Who rescues? Who poaches? Do you assume you know? Photography tends to aestheticize death, especially of non-our species, and it becomes the object in stock. All these situations might be either hunting or rescuing. We are led to believe one it is, depending on the visual repertoire used in each of the photos.
Interactional ambiguities pose a challenge to researchers attempting to document emotional cues with a binary coding scheme that indicates only whether an empathic opportunity is present or absent. Additional efforts to refine the methodological approach for studying empathy in interactions are needed.
it settles, it nests, it hatches in me
“Hope” is the thing with feathers –
That perches in the soul –
And sings the tune without the words –
And never stops – at all – [Emily Dickinson]
Thing with feathers
I have sought the perspectives of women who have experienced guilt. I asked how they perceived it and how their body reacted. I wanted to listen to their experiences and resonate with their honest testimonials. All while trying to understand, express, and free myself from the habitual, internalized sense of guilt I share too.
Habitual guilt was found to be significantly more intense in women than in men in all age groups. This is according to research conducted at the University of the Basque Country in Spain and headed by Dr. Itziar Extebarria. [Intensity of Habitual Guilt in Men and Women: Differences in Interpersonal Sensitivity and the Tendency towards Anxious-Aggressive Guilt, The Spanish Journal of Psychology, 2009]
The semantics of the words shared with me led me to think that most women gave guilt an animalistic quality by referring to “it.”. What especially impacted me were phrases like “it nests, it settles, it hatches, it oppresses me.” “It” has the form of an oppressive, vicious mythical, animal figure of many shapes. I looked at traps, trophies, and screenshots of internet violence. And I would like to pose a question about empathy. What puzzled me was how photography can set the viewer to empathize, if only through the ambiguity of the context situation: hunting vs.rescue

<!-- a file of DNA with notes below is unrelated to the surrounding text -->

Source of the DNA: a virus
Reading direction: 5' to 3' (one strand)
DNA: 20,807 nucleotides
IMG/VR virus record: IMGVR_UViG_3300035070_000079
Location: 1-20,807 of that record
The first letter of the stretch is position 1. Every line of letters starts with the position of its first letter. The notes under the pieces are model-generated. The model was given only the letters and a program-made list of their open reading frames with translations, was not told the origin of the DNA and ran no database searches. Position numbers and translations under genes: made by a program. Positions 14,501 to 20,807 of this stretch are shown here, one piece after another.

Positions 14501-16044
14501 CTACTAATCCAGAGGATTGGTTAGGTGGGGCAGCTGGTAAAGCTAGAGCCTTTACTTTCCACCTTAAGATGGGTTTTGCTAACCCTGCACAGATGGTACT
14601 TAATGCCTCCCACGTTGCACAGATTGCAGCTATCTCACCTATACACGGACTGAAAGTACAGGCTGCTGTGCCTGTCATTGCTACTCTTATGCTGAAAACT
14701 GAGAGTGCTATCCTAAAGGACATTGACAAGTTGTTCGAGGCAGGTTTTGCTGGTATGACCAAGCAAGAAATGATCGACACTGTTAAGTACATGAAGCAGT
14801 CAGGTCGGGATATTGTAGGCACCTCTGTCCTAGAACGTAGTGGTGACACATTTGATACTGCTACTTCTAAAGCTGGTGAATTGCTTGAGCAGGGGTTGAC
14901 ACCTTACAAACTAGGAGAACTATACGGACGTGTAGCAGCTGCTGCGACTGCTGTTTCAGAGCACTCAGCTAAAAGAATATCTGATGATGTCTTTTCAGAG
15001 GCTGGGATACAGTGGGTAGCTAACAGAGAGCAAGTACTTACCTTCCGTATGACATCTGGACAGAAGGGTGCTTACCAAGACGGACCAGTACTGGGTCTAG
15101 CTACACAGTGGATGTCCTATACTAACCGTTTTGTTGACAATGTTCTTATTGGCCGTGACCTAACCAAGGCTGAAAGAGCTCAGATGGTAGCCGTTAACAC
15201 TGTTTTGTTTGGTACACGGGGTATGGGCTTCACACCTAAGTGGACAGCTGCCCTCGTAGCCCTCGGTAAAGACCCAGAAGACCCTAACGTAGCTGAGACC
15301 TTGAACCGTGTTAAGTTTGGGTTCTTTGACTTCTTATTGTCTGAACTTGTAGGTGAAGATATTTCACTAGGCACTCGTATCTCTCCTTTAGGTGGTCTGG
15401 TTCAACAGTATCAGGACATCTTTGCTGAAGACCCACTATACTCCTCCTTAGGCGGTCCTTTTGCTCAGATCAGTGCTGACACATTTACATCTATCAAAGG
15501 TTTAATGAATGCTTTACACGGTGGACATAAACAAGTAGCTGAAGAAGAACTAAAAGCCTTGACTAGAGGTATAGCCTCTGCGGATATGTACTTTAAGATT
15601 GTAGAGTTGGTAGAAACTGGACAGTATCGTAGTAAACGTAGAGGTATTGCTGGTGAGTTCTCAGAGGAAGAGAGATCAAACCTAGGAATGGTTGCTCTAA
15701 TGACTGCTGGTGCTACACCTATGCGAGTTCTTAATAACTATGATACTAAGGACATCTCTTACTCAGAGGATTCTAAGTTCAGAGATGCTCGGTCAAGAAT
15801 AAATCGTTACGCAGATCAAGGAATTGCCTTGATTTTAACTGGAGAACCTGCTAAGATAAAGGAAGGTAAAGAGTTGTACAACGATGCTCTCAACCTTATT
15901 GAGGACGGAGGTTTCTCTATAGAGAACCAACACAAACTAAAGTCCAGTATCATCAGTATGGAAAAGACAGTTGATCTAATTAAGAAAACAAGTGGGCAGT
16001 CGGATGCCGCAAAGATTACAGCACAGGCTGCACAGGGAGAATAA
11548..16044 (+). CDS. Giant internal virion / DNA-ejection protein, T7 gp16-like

“It” attacks wrists, throats, necks and hips. And destroys the soul. That’s why this project is titled “a thing with feathers”
“In my case, guilt arises every time I eat something in such a quantity that I am no longer hungry, i.e., I feel mentally good when I am hungry. I was a fat child, and I was teased. So now I check hysterically all the time to make sure I haven’t gained weight, and I feel guilty when I eat something pleasant.”
“As I relax, I have the feeling that someone is about to come and accuse me of being a cheater, because I have to act all the time, and if I don’t act, it weighs on me.”
“My guilt often nests in my wrists and elbows. It’s a bit like having paralysis. It is, moreover, generally associated with a mental sense of paralysis, – powerlessness.”
“Guilt-bitter as bile, dog blood! I very, very much do not want to feel it. But it comes back to me. At the very thought, I close my eyes. I take a deep heavy breath”
“Guilt nestles in my throat. I can’t swallow, I start choking and coughing; it’s like a lint is sitting in my windpipe.”
“When I feel guilt I pray, God’s Lamb of God. It helps me. Guilt presses in the hips.”
“I was afraid since a young age. Probably, like most, I had a difficult childhood. I had younger sisters, so I felt responsible for them. My parents often argued. When I was about 3 years old, I remember my mother running away from home, and I begged her to stay for me and my sisters. When I left, I felt I had failed yet again.
When my parents argued, everyone told me to do something different, and I stood there helpless, terrified that if I didn’t do anything, who would I let down. I had a sense of guilt.
It was the same when my mother tried to commit suicide. When my grandmother spoke badly about my mother. When someone spoke ill of someone else. Even if I knew there was truth in it, I had a sense of guilt, a sense of obligation to justify everyone and defend them.”